- September 13, 2021
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The NSW government will soon trial reopening one-on-one industries such as hairdressing for fully vaccinated people to prepare for the easing of most restrictions once inoculation rates reach 70 per cent in mid-October.
Small-scale trials of service industries where both parties are vaccinated will begin in the coming weeks and act as a litmus test for other sectors like hospitality, which could then reopen with capacity limits within two months.
The trials will build on freedoms to kick-in across NSW next month, allowing outdoor gatherings of up to five people in non-COVID hotspots and an extra hour of outdoor recreation for households in hotspots.
NSW Premier Gladys Berejiklian addresses the media on Thursday.Credit:Janie Barrett
The government is working on a reopening date of October 18. A senior minister said, while they were confident NSW could reach 70 per cent, the government accepted the jump to 80 per cent would be more difficult.
Premier Gladys Berejiklian was expected to announce the reopening of hairdressing and beauty salons as the long-promised freedom granted to the state for reaching 6 million jabs on Thursday.
She instead unveiled the relaxation of outdoor gathering rules from September 13, as the state reported a record 1029 new locally acquired cases of COVID-19 and another three deaths.
The Premier said she was committed to the freedoms despite surging case numbers, saying they “tick the box” for having the lowest risk, but highest value for wellbeing.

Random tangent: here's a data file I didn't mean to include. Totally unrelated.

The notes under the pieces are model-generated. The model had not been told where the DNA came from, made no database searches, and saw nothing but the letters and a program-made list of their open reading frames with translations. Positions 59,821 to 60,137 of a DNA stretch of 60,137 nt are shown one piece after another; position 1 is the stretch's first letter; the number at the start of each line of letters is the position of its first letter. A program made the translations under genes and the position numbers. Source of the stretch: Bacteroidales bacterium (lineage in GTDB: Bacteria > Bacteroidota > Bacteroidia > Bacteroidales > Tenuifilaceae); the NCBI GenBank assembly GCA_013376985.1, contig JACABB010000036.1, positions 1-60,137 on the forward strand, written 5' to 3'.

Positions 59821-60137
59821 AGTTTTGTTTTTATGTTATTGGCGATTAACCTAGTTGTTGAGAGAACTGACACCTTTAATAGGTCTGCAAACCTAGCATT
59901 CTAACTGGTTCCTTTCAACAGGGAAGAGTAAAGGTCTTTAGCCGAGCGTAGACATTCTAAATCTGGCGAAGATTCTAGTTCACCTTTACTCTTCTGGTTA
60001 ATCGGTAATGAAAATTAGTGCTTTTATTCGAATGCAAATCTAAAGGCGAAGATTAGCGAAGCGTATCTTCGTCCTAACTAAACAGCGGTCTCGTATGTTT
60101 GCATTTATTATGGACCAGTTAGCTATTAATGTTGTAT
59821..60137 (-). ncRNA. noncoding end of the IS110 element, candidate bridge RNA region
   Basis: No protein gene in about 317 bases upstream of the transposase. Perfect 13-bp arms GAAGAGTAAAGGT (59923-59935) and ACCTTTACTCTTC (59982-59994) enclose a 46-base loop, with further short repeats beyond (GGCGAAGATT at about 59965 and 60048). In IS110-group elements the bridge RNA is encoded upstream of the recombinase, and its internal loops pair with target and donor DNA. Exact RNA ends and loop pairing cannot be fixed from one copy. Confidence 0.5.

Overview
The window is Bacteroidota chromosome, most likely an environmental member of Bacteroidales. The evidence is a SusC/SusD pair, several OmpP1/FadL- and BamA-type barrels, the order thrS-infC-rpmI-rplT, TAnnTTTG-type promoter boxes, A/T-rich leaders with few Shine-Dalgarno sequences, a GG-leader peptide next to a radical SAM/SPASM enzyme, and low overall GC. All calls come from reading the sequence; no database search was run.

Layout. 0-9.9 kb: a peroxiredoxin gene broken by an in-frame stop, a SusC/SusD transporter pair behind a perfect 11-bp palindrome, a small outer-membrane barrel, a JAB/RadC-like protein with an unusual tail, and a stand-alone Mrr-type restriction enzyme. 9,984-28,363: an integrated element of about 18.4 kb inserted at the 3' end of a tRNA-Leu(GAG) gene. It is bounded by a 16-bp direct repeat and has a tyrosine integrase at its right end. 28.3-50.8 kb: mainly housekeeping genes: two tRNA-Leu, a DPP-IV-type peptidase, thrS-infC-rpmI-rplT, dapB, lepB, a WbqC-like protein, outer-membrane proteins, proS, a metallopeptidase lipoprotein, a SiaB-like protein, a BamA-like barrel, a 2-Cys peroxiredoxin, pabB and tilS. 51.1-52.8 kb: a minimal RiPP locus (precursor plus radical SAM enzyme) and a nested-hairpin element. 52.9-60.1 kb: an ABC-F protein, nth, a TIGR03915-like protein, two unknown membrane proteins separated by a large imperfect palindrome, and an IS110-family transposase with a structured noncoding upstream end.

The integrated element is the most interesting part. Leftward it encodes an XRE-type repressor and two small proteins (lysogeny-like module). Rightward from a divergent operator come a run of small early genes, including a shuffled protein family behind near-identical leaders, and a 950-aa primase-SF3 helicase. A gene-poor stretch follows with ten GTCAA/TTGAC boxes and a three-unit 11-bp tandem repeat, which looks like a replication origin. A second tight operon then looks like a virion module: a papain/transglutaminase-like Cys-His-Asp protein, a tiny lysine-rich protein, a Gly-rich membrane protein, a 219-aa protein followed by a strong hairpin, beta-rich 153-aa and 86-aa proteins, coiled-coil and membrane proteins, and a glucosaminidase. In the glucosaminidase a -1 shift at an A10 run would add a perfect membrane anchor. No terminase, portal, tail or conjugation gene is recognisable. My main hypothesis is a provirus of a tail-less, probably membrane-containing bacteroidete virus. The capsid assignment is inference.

“We’re a government that assesses the risk but also assesses our wish to live with this virus,” she said. “We know that people coming together is what people miss the most.”
From next month, people who live outside the local government areas of concern can gather in groups of five people, including children. All adults must be fully vaccinated and the gathering must be held outdoors in a person’s LGA or within 5 kilometres from home.
In the areas of concern, households with all adults vaccinated will be able to gather outdoors for recreation, including picnics, for one hour, in line with existing rules. This is in addition to the one-hour allowed for exercise.
Parents and students will also learn how and when schools will resume when the government’s plan is unveiled on Friday. The plan will include kindergarten to year 2 and year 11 going back first, followed by year 6.
There will also be changes to the HSC examinations, which will be delayed until early November.
The freedoms mark the first step in the plan out of lockdown, with the government insisting the state will lead the way in living with COVID once 70 per cent vaccination rates are reached.
About 6.2 million jabs have been administered across NSW so far, with one third of the population fully vaccinated.
The Premier on Thursday put the community and industries on notice to prepare for mid-October, when NSW is expected to reach its next target and open up to people who are fully vaccinated.